The problem with investing in high-value NFTs is they are not easy to dump on retail. You have to find that special buyer with loads of disposable ETH. Fungible tokens, on the other hand, are much more liquid — especially if you can get them listed on Coinbase

This is why DAOs (with their ERC-20 governance tokens) and fractionalized NFTs are becoming the thing. It’s like the 2017 initial coin offering craze all over again. Only now we’re talking about Web3 and “democratizing” companies and JPEGs.

Sometime soon, expect Yuga Labs to issue an ERC-20 token with a huge pre-mine for investors. The token will likely represent its NFTs in some way or else give holders special access to future Yuga Lab NFTs — something like that. Bored Apes have been heavily pumped, so at this point, it’s just a matter of creating a fungible token to lure in suckers at a much greater scale. At the end of the day, it is all about creating the illusion of exclusivity or having access to something special.

Yuga Labs has talked about issuing ERC-20 tokens in the past, saying the plan was to work with law firm Fenwick and West and Horizon Labs — issuers of the ZEN token, which is already listed on Coinbase. So this is nothing new. It’s been in the works all along.

What a tangled Web we weave

We’ve been wondering a lot about why celebs are hyping Bored Apes. Who is talking them into this? What’s the deal? 

Max Read did the smart thing — he followed the money trail, and mapped out the celebrity NFT complex. Jimmy Fallon (who was shilling his Bored Ape on National TV) is represented by talent and sports agency Creative Artists Agency. Lo and behold, CAA is an investor in OpenSea and recently signed a deal to represent the NFT collector 0xb1, who owns NFTs from Bored Ape Yacht Club and World of Women. There’s more. Lots more. Take a look at the map. (Substack)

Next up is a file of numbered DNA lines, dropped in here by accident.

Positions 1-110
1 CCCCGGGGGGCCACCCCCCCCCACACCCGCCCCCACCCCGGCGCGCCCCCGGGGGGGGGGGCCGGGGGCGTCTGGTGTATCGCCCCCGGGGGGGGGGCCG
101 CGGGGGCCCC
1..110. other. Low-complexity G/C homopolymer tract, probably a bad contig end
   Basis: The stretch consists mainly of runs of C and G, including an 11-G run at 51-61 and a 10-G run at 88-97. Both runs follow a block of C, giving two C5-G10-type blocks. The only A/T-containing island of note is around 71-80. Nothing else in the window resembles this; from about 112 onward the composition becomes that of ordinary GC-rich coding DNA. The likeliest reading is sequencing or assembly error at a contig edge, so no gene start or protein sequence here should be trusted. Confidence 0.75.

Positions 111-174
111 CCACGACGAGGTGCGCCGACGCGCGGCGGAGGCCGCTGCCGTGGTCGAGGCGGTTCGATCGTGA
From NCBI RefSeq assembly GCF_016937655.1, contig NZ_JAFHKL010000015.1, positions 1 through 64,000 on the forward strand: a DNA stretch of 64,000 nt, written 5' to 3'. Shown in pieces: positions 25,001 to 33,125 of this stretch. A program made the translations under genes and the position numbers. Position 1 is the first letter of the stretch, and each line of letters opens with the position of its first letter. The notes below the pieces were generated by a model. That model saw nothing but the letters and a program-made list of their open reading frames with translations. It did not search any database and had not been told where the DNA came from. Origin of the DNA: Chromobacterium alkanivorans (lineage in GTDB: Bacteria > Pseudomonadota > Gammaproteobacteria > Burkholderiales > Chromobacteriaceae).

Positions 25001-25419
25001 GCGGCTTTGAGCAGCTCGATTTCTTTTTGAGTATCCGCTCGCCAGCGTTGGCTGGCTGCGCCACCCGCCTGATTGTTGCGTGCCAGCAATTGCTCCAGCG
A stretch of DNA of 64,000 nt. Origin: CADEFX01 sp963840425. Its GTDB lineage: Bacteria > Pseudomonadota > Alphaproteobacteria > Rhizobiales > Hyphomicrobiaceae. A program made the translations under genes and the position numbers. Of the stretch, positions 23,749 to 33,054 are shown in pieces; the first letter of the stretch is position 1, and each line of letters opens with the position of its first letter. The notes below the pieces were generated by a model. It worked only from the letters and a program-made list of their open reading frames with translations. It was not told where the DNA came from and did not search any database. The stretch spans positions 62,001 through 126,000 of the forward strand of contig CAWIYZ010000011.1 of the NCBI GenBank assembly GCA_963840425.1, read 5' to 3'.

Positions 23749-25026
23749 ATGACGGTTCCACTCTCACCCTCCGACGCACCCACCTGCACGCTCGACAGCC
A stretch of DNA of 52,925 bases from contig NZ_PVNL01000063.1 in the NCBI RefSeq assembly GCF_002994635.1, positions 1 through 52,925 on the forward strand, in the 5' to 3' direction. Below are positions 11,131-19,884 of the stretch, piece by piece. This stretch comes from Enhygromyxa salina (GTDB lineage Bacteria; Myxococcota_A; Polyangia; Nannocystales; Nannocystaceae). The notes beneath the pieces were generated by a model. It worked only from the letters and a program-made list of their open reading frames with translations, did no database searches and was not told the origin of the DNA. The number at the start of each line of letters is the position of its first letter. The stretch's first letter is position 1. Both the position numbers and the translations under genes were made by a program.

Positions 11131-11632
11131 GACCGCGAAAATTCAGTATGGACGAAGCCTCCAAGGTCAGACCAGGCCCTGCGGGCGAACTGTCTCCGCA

Last week Justin Beiber bought a Bored Ape NFT for $1.3 million (500 ETH), as one of several purchases he made on OpenSea within a short period. As Dirty Bubble Media explains, all of the NFTs were gifted. They were bought by the InBetweeners project, a collection of NFTs owned by artist Gianpiero D’Alessandro, who has designed merchandise for Bieber, Snoop Dogg, and others. 

Bieber never disclosed any financial relationship between himself and the inBetweeners project. As Dirty Bubble points out, this is a big no-no, according to FTC rules. (Substack)

Gwyneth Paltrow also has a Bored Ape, thanks again to MoonPay Concierge. Every time someone buys a Bored Ape via MoonPay, they seemingly have to announce it on social media. (Twitter)

HitPiece and its shady founder

A new project called HitPiece appeared out of nowhere and started scraping Spotify and “staking” songs as NFTs — without the artists’ permission. 

Naturally, artists found out and started hurling obscenities at the project via social media.